Method in the madness? Some new ways to learn from staff experiences in humanitarian crises: the historical case of UNICEF


  • Jeremy Shusterman


humanitarian learning, staff debriefing, tacit knowledge, UNICEF, international organizations, humanitarian crises


This article reviews why tapping into tacit knowledge of relief workers to inform humanitarian responses is seen as a valuable exercise that paradoxically often fails to live up to expectations. This paradox is explored through the example of historical efforts undertaken by the United Nations Children’s Fund (UNICEF) to learn from the tacit knowledge of its staff. The article briefly reviews the challenges to learning within humanitarian organizations, and why humanitarian organizations may see tacit knowledge as an attractive alternative source of evidence. System-wide challenges in ‘learning to learn’ (Minear, 1998: unpaginated), identified in the 1990s, have largely remained the same. A counter-productive ‘thirst for immediacy’, and the nature of emergency relief staff’s relationship to knowledge continue to make the commitment to learning a difficult one to sustain. The article, however, argues that should such learning exercises be reframed more firmly as a research endeavor, some of these obstacles might be overcome. It provides leads on a possible way forward in the context of a pilot initiative for humanitarian learning at the UNICEF Office of Research – Innocenti.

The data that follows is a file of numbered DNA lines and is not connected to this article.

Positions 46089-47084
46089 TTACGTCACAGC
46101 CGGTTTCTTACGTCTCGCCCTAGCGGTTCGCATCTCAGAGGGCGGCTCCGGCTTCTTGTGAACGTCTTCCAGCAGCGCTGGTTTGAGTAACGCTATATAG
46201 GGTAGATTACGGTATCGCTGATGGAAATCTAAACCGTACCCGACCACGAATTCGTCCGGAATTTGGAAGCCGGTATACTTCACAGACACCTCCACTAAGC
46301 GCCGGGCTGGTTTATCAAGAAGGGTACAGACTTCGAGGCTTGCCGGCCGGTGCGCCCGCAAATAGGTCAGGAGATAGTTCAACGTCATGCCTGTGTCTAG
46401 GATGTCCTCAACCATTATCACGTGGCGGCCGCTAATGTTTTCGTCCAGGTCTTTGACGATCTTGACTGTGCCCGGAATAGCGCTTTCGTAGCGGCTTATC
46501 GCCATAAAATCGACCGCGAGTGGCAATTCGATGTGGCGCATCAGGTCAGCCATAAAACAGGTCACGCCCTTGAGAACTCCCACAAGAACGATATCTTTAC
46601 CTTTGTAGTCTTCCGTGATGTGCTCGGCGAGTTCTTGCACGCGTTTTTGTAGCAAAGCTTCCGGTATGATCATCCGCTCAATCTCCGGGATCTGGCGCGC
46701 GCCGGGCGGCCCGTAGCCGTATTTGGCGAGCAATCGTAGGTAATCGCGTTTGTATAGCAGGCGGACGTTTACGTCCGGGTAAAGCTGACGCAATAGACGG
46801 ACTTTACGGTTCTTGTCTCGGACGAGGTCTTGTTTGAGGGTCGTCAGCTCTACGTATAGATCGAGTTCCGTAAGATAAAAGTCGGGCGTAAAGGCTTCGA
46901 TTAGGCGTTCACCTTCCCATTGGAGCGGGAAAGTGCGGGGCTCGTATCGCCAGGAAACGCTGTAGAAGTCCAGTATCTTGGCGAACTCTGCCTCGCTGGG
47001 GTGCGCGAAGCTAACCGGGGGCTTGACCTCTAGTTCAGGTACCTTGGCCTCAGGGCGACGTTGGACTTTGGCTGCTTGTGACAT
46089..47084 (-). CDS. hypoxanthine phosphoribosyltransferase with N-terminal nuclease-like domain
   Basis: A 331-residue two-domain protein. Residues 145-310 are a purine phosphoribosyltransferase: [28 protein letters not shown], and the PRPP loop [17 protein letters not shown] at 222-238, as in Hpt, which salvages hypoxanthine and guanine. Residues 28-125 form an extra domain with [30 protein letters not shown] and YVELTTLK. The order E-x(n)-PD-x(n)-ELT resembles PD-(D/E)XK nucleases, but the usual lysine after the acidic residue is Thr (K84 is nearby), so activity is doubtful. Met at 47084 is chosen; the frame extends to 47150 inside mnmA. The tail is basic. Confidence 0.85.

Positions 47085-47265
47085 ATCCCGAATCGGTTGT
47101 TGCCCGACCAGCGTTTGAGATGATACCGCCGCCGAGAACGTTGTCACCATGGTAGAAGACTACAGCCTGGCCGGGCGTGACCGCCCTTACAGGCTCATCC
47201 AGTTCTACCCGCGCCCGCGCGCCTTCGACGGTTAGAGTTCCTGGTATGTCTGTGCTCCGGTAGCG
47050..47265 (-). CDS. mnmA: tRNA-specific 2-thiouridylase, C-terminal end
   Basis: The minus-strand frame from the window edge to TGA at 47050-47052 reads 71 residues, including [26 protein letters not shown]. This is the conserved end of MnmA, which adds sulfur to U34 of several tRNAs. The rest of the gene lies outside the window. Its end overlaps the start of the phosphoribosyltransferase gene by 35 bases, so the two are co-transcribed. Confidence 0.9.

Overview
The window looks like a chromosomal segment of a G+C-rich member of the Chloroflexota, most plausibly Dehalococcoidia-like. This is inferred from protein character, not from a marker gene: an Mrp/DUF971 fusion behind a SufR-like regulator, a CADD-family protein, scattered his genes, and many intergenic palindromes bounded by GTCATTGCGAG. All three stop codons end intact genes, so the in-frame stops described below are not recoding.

ALNAP 2004. ALNAP review of humanitarian action in 2003, field level learning. In: ALNAP (ed.). ALNAP.
BEIGBEDER, E. 2008. Lessons learned debriefing: emergency and recovery phases of the Tsunami response (April 2005-April 2008). UNICEF.
BORTON, J. 2016. Improving the use of history by the international humanitarian sector. European Review of History: Revue européenne d'histoire, 23, 193-209.
CHARNOW, J. 1984. Coming aboard on the history project. UNICEF.
CHOO, C. W. & DE ALVARENGA NETO, R. C. D. 2010. Beyond the ba: managing enabling contexts in knowledge organizations. Journal of Knowledge Management, 14, 592-610.
DE WAAL, A. 1997. Famine crimes: politics and the disaster relief industry in Africa, Oxford, Bloomington, Indianapolis, James Currey, Indiana University Press.
DEVEREUX, S., SIDA, L. & NELIS, T. 2017. Famine: lesson learned. Brighton, Sussex: Institute of Development Studies.
DFID 2014. Promoting innovation and evidence-based approaches to building resilience and responding to humanitarian crises: an overview of DFID's approach. DFID.
DROEGE, S. B. & HOOBLER, J. M. 2003. Employee turnover and tacit knowledge diffusion: a network perspective. Journal of Managerial Issues, XV, 50-60.
FAST, L. 2017. Diverging Data: Exploring the Epistemologies of Data Collection and Use among Those Working on and in Conflict. International Peacekeeping, 1-27.
HINGST, G. & GILGAN, M. 2007. Fostering an enabling environment for programming in insecure contexts: lessons learned from Afghanistan. EMOPS Debriefing Notes Series - Lessons Learned on Emergency Response by UNICEF Senior Leaders.